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Kenyan Hut Dwellers Write Digi-Cards In Beach Sand

Kenyan hut dwellers write digi-cards in the sand on the beach

Moses Onoo leaves the photo shop in Mombassa with a smile. The Kenyan proudly shows his new digital camera to family and friends. It cost him just under US$ 350. Pim Bottenberg, a Dutchman, smiles and comments: "That's equal to a year's wages he gets as a night watchman. So he shows it off as if he had a gold bar in his hands".

Bottenberg is the man behind the website and has given the camera as a gift in the framework of this 'micro-development project'.

For the past month Moses and his team have been writing names to order in the sand on Bamburi Beach. The names are recorded with the digital camera and go to the Netherlands by email. There each photo is printed and placed in a handsome passe-partout. The gift (card) reaches its destination by email and post.

"You can have a Kenyan beach name card made as a pleasant alternative to a birth announcement card, but it can also be used as an original greeting or Christmas card", says Bottenberg.

The Internet entrepreneur has been going to Kenya on holiday with his family for years and became a friend of night watchman Moses. "He earns €25 / US$35 per month and lives in a village of huts where he has to maintain a large family. We were moved by the story of his life and his daily struggle to survive. I have a few web shops myself and went looking for a web shop that would enable him and his family to earn a living. That has turned out to be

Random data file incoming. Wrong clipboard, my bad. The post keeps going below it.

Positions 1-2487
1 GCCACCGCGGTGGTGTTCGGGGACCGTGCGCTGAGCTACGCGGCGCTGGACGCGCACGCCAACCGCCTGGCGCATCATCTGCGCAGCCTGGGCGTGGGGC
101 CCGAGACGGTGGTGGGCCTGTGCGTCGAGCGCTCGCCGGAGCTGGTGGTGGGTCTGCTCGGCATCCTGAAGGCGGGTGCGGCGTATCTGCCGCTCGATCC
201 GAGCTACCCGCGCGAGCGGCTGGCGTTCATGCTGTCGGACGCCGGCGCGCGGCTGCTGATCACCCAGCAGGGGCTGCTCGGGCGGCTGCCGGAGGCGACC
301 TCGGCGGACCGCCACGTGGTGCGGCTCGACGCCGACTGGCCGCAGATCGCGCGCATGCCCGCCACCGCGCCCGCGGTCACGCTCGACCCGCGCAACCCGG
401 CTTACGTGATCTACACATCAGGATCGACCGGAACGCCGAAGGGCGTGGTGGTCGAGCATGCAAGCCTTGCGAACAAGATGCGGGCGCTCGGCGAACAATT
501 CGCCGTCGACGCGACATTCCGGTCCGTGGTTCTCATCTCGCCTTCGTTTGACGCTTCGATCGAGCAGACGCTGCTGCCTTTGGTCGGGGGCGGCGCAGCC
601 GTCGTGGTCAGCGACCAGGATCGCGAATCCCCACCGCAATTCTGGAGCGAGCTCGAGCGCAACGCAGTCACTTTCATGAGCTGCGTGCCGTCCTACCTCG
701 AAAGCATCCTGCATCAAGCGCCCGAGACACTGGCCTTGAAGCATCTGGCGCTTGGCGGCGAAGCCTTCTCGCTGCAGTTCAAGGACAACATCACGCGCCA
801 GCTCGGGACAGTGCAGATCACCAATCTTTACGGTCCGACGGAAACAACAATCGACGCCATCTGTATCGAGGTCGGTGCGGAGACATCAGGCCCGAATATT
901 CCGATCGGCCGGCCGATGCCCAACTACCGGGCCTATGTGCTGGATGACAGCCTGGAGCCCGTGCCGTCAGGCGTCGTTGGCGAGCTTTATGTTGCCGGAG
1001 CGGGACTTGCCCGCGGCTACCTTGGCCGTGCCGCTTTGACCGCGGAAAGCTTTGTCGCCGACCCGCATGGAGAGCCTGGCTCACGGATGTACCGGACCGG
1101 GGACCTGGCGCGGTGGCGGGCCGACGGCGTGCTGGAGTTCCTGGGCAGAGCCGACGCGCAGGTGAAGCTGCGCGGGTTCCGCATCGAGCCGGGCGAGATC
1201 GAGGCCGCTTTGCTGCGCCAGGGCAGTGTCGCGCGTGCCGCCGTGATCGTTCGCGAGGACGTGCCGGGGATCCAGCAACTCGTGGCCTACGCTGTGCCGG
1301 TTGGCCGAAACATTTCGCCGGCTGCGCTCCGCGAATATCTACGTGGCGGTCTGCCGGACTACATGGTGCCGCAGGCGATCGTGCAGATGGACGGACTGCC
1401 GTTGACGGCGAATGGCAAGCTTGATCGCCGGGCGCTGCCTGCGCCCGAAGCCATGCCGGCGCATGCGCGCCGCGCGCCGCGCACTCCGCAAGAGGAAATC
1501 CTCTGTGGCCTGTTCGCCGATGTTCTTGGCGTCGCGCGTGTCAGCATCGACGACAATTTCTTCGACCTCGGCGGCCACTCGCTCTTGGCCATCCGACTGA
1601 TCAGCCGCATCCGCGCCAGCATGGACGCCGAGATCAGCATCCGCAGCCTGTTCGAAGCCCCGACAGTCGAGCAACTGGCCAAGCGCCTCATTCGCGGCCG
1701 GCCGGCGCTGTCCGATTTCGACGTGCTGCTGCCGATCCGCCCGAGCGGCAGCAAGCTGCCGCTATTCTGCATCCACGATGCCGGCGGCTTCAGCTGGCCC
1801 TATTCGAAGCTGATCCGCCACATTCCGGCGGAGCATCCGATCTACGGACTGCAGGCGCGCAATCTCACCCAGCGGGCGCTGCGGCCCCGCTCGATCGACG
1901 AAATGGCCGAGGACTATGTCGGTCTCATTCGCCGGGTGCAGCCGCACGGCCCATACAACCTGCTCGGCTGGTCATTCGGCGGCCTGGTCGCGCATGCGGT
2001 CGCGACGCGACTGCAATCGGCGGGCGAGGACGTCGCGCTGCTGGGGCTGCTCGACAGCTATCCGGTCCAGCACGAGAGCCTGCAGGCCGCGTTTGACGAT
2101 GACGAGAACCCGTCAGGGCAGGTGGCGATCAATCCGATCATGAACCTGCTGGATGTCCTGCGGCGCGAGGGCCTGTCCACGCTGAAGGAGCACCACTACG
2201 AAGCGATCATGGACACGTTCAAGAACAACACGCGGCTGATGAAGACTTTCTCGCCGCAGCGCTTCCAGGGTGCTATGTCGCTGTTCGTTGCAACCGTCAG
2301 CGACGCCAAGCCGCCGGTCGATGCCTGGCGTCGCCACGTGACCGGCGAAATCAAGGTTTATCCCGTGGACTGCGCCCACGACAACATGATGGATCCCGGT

He'd never held a camera before. There's no electricity in his village so he had no idea what email or the Internet were. I gave him lessons in an Internet café, then took him to the beach to practise with the digital camera."

Bottenberg compares his project with the micro-credits that are increasingly being handed out to people with little chance - without the credit - of setting up their own business in developing countries.

"The great thing is that Moses feels completely at home in the new digital world of emails and uploading photos. He gets other people from his village to help make the names in the sand. Currently is feeding eight families. Great, isn't it?"

Thanks to the Internet and digital photography it doesn't matter where the recipient of the beach name card lives. The website is being translated into six languages and extended. People can order a card via the Internet with just a few mouse clicks. A card costs 12,50 euro / US$ 17.50 and is sent world-wide, both digitally and by post, without further costs. "A fantastically original present", says Bottenberg, "that's put Moses' village on the map in more than one sense."


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